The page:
While her account incorporated elements of traditional Christianity, it also met with a certain degree of resistance as well, largely to its teaching (as she reported she was given it) that some denominations might approximate truth better than others but that different teachings were more appropriate for certain individuals at their given stage of spiritual development, and that therefore judgment should not be passed on them for where they were. Unlike many fundamentalist Christians, and despite her own strict Catholic upbringing as recounted in her book, and her conversion to The Church of Jesus Christ of Latter-day Saints (LDS Church), after receiving her near-death experience, Eadie refers to God as "he" instead of "He" and insists that all religions are necessary for each person, claiming that each religion is necessary for each person because of their different levels of spiritual enlightenment, contrary to the views shared by many Christians worldwide that only Christianity is the one true valid religion. Curiously, Eadie also claims that after her encounter with Jesus, she learned that Christ and God were in fact two separate entities, a view conflicting with that of her Protestant-taught tradition of the Holy Trinity. This is, however, in keeping with the teachings of the LDS Church.
In addition, unlike some other Near-Death Experiencers, Eadie claims that reincarnation does not truly exist, and everyone only has one chance on Earth at life. She taught similar withholding of censure on individuals for things like atheism and homosexuality and rejected a common traditional image of hell as an eternity of suffering, suggesting that her life review experience, in which she was made to live and feel the full positive and negative consequences of her cumulative actions in intense detail, including their effects on all around her, were a more than adequate equivalent and probably what the term truly signified.
She also stressed that her key lesson was that life's purpose was to learn love and to grow through the exercise of free will, including making mistakes. Other teachings she said she was given included the idea that there were few if any true accidents, that human lives and paths were chosen, agreed to, and prepared for in advance, with memory of such details suppressed and veiled. Suicide she said she was told was wrong because it deprived people of opportunities to learn and grow, and that there was always hope in life.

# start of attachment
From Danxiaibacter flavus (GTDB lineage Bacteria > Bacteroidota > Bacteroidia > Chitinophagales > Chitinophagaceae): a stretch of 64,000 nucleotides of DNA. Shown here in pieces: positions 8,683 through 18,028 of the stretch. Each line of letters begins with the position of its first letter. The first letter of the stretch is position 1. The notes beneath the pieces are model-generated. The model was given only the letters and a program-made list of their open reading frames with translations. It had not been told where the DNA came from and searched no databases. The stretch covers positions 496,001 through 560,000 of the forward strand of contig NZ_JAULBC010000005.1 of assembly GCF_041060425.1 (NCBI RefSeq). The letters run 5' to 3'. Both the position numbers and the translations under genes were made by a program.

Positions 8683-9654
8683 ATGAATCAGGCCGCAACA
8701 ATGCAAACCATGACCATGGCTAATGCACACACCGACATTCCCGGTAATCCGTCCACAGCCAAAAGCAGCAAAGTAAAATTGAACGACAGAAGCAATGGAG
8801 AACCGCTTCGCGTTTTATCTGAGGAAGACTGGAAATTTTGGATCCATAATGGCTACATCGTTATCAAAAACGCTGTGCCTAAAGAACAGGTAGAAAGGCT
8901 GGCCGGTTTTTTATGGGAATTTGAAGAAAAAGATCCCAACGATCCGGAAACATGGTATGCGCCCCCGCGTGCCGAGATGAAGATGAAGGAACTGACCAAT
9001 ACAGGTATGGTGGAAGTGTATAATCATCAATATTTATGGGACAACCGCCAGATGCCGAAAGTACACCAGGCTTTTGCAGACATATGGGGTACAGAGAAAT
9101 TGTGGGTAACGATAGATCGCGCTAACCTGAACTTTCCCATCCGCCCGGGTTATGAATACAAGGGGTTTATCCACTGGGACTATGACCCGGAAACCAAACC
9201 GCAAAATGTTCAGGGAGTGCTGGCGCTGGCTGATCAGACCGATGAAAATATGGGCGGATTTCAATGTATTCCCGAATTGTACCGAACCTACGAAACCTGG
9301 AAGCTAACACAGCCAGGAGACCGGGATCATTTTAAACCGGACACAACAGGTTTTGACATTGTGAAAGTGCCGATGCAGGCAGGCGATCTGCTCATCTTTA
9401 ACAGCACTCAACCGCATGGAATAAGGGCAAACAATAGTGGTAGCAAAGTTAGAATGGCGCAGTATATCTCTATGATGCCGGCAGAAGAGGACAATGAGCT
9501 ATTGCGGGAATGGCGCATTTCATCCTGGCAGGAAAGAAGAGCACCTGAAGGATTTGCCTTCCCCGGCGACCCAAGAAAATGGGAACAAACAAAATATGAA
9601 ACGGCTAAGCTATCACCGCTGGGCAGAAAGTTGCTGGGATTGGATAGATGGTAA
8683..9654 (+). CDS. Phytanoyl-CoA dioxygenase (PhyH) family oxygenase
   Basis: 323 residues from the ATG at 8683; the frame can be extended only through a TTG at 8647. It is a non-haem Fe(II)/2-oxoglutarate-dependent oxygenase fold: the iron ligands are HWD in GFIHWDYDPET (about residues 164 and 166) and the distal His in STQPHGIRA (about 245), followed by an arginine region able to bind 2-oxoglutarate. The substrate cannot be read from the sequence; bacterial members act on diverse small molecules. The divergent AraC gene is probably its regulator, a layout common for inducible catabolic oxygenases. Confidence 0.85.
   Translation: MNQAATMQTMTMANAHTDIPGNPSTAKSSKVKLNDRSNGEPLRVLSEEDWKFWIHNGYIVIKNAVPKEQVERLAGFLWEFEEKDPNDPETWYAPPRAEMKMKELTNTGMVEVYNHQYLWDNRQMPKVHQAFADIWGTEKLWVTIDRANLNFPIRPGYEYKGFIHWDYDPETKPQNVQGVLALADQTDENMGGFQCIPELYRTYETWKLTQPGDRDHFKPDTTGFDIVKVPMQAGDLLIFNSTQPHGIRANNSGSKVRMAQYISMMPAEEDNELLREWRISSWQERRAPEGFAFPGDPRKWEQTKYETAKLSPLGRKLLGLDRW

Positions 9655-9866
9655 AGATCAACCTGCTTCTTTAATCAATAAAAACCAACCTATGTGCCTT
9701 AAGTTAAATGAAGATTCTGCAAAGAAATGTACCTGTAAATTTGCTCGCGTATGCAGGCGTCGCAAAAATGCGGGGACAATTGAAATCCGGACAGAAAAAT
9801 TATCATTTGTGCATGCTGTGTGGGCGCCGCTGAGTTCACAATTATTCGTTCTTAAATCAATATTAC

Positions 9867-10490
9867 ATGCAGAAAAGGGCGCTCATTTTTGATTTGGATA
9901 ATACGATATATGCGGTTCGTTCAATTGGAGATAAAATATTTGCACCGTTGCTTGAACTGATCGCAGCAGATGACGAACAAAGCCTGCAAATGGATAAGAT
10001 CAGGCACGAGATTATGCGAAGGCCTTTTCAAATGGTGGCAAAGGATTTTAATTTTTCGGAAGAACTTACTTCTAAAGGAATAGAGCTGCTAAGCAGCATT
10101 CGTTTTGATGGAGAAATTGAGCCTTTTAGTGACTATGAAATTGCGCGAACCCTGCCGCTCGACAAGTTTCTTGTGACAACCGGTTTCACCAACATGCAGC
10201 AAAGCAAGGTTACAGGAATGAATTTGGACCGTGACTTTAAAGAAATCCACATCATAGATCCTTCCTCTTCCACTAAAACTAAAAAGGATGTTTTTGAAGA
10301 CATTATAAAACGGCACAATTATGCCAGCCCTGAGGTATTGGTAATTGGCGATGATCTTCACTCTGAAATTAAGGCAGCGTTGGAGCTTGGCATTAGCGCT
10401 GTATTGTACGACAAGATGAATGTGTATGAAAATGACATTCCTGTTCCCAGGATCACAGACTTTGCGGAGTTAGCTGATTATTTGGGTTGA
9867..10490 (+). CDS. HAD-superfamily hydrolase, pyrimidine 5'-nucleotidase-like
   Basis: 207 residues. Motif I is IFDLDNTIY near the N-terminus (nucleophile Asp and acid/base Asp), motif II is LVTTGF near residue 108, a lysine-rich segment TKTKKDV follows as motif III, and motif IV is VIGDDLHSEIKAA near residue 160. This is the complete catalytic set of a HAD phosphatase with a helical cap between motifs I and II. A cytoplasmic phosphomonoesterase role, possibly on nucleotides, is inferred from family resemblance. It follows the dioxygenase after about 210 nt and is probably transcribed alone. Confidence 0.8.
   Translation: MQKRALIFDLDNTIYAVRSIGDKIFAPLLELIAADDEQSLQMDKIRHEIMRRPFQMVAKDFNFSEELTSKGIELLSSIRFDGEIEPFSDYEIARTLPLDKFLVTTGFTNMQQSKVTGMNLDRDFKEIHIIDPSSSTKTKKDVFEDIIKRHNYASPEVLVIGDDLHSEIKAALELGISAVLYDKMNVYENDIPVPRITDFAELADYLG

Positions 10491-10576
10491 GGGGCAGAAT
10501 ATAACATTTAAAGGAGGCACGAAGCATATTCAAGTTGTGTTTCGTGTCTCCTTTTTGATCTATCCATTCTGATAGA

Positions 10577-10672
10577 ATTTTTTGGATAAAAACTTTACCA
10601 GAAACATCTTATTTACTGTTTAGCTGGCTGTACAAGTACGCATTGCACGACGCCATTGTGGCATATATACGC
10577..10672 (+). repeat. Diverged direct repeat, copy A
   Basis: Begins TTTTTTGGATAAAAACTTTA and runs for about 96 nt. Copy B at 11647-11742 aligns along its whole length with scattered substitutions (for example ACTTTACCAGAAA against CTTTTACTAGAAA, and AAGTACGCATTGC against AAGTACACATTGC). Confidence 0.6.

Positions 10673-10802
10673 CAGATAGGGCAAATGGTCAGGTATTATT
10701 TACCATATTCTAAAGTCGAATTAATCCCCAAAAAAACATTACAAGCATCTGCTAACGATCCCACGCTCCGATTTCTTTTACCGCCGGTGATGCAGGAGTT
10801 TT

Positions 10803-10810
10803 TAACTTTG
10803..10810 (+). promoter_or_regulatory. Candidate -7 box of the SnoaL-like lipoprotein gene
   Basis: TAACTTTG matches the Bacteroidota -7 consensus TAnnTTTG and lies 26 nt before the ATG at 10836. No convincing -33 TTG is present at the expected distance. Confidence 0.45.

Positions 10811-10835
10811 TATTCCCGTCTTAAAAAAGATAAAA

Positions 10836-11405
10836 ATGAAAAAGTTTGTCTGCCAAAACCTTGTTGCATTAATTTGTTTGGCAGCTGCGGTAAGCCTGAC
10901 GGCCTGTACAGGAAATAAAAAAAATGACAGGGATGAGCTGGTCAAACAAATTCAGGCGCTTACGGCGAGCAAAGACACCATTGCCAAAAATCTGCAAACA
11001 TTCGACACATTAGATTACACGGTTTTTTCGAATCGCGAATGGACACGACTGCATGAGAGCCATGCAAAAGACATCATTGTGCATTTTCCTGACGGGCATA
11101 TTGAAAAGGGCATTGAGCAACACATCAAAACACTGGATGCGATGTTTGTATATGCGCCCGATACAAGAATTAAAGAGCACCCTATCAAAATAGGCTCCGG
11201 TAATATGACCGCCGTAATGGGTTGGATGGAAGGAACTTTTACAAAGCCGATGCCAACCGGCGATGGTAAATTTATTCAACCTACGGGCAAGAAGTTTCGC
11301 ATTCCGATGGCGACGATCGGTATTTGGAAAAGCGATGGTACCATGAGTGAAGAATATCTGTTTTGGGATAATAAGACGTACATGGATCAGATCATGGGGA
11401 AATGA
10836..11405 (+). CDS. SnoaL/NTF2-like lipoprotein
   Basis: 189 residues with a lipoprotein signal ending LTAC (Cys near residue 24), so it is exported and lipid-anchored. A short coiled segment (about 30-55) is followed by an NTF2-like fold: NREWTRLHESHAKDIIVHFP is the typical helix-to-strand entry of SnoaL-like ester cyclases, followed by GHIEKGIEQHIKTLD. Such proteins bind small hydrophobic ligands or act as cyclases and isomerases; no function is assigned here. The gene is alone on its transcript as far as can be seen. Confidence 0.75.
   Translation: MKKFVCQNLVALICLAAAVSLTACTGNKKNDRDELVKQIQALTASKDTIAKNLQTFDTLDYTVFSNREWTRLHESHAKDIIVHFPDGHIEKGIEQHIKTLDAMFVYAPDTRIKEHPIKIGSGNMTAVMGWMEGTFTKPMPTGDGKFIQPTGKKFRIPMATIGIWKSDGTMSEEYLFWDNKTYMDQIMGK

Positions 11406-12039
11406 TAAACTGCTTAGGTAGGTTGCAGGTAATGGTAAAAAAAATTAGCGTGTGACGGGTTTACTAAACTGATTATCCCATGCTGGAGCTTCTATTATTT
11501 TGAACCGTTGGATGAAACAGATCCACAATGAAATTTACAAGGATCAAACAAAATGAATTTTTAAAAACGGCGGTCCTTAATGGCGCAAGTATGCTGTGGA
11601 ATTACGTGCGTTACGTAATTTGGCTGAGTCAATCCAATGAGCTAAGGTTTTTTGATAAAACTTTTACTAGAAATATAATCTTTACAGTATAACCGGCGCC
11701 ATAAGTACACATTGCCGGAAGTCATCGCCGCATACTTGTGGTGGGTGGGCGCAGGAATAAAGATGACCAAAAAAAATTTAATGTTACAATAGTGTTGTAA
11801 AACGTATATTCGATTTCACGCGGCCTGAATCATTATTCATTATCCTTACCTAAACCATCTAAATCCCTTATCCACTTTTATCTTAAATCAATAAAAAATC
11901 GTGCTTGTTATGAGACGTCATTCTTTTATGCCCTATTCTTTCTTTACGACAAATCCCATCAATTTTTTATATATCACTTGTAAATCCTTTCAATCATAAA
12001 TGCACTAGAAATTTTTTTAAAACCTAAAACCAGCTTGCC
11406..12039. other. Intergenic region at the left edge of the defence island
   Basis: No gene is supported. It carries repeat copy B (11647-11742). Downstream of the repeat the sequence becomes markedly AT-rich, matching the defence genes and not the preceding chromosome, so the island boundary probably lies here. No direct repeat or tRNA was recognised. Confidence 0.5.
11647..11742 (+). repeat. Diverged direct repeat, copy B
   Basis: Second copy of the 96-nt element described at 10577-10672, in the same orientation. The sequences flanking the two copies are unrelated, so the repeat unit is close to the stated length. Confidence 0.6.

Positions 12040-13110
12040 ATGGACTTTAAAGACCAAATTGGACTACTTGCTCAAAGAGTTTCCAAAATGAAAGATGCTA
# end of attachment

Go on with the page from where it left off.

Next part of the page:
The Awakening Heart amplified on and discussed many of the ideas brought out in the narrative of her first book, with a few additional technical details. The Ripple Effect pursued these further, incorporating discussion of the numerous letters she began to receive in response from readers, as well as discussing other NDE contacts she later developed. The third book she published through her private publishing company, Onjinjinkta Press. A fourth work was assembled, Prayers and Devotions for Daily Living.
Because of their appeal to the innate human desire for an understanding of afterlife, her works led to a strong reader response which she initially attempted to answer in detail but became forced to limit. To meet some of this demand, she developed a website for general information and inspirational materials, as well as distribution of her books and related materials.
During a 2004 interview on Coast to Coast AM radio with George Noory, she said she was disappointed following her first book's publication that she was not permitted to return to the Celestial realm, but that while she could not presently know the full scope of her earthly purpose, she understood a film based on Embraced would also follow.
- Introvigne, Massimo (1996, Fall). “Embraced by the Church? Betty Eadie, Near-Death Experiences, and Mormonism.”Dialogue: A Journal of Mormon Thought, 29(3), 99–119.
- Eadie, Betty J. (1992). Embraced by the Light. Placerville, CA: Gold Leaf Press.
- “We understood that memories would be contained in the cells of our new bodies. This was an idea that was completely new to me. I learned that all thoughts and experiences in our lives are recorded in our subconscious minds. They are also recorded in our cells, so that, not only is each cell imprinted with a genetic coding, it is also imprinted with every experience we have ever had. Further, I understood that these memories are passed down through the genetic coding to our children. These memories then account for many of the passed on traits in families, such as addictive tendencies, fears, strengths, and so on. I also learned that we do not have repeated lives on this earth; when we seem to "remember" a past life, we are actually recalling memories contained in these cells.” Embraced by the Light (Hardcover Edition) (pg. 93)
- The Official Betty J. Eadie Website
- Embraced By The Light by Betty J. Eadie
- Near-Death Experience Research Foundation
- A Special Report: What Is Betty Eadie Hiding? Christian Research Institute Journal